With the Nats 6 1/2 games out of the National League East with 13 games to go, it looks a lot like the New York Mets are going to pull away with the division title. There still is hope, though. The Nats are 6 1/2 games out, and the Mets are coming off a series loss against the New York Yankees. If the Nats can make up enough ground to roll into New York next week within three games of the division lead, they could pull of an end-of-season upset. As much as I would love to see that happen, it is still unlikely. So I have been thinking a lot about who I will be rooting for in the postseason if the Nationals aren’t going to be in the playoffs.
From the American League, I am going with the Texas Rangers, who have a 1 1/2 game lead in the West division in front of the Houston Astros as of Monday night. One reason for my picking of Rthe angers for Nats fans to root for: They used to be the Washington Senators team. In 1960, after the original Washington Senators moved up to Minnesota to become the Twins, MLB awarded two expansion franchises. One of them was awarded to Anaheim, Calif., which became the Angels, and the other went back to Washington. Confusingly, that team was also called the Senators. They played for 11 years at Robert F. Kennedy Memorial Stadium in Northeast Washington. In 1971, the Senators got shipped out to Arlington, Texas (between Dallas and Fort Worth) and became known as the Texas Rangers.
In addition to being originally from D.C., the Rangers are a good team to root for in the postseason. This year, the Rangers, like the Nationals, started off slow. In mid-May, the team was sitting in fourth place. But within a month, they found themselves 2 1/2 games behind the Houston Astros for first place. At the trade deadline, the Rangers acquired pitchers Jake Diekman and Cole Hamels from the Philadelphia Phillies in exchange for Matt Harrison and five prospects. That boosted the team. The Rangers soared, eventually overtaking the Astros in early September. They have a good chance to make the playoffs by winning the division or the wild card, so if you need an AL team to root for, this may be a good one (and an underdog) to take an interest in.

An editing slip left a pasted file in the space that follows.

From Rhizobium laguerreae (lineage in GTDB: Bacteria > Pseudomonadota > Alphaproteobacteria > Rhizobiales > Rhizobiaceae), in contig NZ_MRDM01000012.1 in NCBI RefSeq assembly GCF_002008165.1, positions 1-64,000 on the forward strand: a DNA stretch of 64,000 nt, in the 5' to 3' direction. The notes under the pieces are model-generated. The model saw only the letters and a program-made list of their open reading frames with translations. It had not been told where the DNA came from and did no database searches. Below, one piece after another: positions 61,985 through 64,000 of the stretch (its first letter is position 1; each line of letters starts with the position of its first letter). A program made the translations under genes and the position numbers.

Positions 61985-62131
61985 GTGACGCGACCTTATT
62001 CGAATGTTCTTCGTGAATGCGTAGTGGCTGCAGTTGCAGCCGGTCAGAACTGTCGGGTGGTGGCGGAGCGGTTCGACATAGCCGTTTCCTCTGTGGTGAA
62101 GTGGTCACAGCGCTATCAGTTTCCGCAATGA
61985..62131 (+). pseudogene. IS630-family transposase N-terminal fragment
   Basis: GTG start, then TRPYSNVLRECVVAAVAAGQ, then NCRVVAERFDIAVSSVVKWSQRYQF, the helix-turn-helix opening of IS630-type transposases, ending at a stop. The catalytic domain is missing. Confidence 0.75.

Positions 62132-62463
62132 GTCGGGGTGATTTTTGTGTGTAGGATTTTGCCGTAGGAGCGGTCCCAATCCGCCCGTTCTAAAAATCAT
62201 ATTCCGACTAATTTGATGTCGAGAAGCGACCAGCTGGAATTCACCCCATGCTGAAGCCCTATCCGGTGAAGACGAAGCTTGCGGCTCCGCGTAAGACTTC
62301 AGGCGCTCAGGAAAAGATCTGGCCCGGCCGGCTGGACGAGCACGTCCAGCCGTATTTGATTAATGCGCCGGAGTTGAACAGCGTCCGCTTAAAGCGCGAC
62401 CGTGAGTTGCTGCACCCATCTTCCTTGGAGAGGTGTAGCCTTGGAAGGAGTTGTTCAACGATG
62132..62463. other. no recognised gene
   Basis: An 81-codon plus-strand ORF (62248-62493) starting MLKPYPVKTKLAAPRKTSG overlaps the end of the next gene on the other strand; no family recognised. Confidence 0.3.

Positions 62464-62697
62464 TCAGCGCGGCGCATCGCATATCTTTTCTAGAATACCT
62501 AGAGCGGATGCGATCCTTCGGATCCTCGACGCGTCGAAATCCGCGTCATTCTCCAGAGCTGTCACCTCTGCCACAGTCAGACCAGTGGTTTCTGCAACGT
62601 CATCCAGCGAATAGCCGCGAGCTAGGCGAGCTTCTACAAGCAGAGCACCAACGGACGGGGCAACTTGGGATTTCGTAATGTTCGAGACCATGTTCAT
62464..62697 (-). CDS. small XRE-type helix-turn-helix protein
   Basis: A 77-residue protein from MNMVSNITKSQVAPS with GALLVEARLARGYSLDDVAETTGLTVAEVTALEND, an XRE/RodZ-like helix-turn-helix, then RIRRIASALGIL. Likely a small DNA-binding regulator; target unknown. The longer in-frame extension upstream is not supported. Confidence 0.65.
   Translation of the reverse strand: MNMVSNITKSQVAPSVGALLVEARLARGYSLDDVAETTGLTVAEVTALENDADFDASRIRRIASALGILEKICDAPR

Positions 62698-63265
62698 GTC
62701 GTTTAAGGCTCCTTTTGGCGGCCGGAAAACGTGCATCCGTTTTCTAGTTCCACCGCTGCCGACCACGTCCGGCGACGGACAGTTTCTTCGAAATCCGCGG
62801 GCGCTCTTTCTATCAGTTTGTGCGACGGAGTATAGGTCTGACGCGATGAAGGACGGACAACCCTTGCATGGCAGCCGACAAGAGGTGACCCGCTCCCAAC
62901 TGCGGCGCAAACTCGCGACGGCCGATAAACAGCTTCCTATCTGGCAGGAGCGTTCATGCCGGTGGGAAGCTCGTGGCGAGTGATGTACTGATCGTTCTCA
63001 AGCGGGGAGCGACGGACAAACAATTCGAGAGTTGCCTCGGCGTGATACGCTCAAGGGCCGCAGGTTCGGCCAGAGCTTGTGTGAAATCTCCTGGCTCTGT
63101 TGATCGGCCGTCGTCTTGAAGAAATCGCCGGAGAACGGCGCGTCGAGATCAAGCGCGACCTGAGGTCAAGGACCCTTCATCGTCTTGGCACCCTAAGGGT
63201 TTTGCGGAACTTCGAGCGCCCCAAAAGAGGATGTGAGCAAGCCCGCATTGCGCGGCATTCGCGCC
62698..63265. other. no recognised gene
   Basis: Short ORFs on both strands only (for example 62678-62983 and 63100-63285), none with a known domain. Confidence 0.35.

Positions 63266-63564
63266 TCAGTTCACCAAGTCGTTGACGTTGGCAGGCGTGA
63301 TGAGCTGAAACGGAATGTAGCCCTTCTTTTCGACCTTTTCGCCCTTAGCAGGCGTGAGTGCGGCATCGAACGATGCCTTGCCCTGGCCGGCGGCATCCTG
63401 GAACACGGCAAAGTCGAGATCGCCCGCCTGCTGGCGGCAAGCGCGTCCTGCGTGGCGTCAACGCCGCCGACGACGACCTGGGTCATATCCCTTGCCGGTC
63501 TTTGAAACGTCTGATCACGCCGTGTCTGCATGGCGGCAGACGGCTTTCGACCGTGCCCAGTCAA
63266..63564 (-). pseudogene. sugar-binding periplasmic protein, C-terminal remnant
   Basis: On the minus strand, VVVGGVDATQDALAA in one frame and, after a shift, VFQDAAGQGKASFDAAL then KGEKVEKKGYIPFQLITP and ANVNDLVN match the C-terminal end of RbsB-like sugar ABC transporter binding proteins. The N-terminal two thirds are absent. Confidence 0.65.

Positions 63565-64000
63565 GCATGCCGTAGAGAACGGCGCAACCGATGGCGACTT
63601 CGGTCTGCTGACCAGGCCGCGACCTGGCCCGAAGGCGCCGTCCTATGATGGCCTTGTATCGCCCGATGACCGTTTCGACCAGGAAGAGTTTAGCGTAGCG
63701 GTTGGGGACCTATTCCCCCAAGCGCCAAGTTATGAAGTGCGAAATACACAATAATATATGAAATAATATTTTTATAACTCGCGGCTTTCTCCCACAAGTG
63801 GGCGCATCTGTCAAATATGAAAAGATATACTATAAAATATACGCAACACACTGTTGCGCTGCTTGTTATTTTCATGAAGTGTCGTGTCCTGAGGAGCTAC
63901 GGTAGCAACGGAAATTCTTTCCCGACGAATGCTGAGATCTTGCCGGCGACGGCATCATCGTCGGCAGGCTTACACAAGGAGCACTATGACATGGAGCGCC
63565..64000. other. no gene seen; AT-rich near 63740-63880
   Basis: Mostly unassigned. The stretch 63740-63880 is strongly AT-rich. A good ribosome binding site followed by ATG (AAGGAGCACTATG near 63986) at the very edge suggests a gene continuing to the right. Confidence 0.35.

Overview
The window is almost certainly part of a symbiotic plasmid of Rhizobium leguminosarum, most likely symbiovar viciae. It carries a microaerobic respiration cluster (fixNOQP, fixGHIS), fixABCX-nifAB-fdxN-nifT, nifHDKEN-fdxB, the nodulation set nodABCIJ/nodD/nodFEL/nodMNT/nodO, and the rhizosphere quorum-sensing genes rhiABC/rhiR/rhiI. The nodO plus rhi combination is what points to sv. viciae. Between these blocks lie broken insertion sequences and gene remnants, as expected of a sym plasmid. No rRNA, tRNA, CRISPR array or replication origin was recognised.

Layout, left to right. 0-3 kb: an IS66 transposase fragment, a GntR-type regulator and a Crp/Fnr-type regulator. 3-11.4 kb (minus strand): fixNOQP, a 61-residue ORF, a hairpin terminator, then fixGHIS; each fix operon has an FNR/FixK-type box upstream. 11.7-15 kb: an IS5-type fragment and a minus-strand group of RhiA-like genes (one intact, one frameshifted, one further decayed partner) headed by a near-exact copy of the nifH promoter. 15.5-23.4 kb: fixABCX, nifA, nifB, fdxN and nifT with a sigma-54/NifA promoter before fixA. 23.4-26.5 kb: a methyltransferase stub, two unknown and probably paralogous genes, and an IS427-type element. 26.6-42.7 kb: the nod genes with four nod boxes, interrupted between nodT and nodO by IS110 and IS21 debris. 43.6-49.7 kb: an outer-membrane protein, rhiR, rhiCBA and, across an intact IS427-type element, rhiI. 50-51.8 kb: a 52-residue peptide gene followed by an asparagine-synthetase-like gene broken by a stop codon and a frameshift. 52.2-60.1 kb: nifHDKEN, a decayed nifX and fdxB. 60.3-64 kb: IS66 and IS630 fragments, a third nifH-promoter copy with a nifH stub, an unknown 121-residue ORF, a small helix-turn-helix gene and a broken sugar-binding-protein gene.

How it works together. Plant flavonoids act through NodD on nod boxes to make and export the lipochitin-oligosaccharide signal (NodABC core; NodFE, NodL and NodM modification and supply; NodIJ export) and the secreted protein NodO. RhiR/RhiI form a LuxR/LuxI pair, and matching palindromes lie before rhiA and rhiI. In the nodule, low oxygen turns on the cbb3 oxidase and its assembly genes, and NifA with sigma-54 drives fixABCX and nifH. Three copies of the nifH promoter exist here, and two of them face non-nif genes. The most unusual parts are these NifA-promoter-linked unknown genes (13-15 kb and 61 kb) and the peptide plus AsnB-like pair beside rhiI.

In the NL, if the hometown Nationals aren’t in it, then you should join me in throwing your support behind the Chicago Cubs. The Cubs have some of the most supportive fans in baseball, and this year, most of Chicago is on their side. Cubs fans have been waiting even longer than Washington baseball fans to see their team win the World Series. The last time Washington had a champion was in 1924. The Cubs haven’t won a World Series title since 1908, 107 years, and it’s never happened since the Cubs have occupied Wrigley Field. The closest they came in decades was in 2003, but Cubs fan Steve Bartman famously reached over the fence an interfered with ball that could have put the Cubs within four outs of a division championship.
This may be the year of the Cubbies. In the 1989 movie ‘Back to the Future 2’, which was set 30 years in the future, it was predicted that the Cubs would win the World Series in 2015 (but over Miami, which definitely isn’t going to happen this year). If it does happen, it’s going to be because of their amazing young talent. Star third baseman Kris Bryant has been leading the way, with Anthony Rizzo and Kyle Schwarber also being big forces in their success this year. These guys remind me a lot of Bryce Harper and Anthony Rendon. This is a fun team to watch, and I hope that they can make it into the postseason through the wild card. It’s hard not to root for the Cubs if they make it to the playoffs.
Obviously, I want the Nationals to make it into the postseason. But if they don’t, it’ll be fun to root for some of the underdog teams that have a lot in common with the Nationals.
Ten-year-old Matt blogs about the Nationals at Matt’s Bats. Follow him on Twitter: @MattsBats. He shares his views weekly as part of MASNsports.com’s initiative of welcoming guest bloggers to our little corner of cyberspace. All opinions expressed are those of the guest bloggers, who are not employed by MASNsports.com but are just as passionate about their baseball as our roster of writers.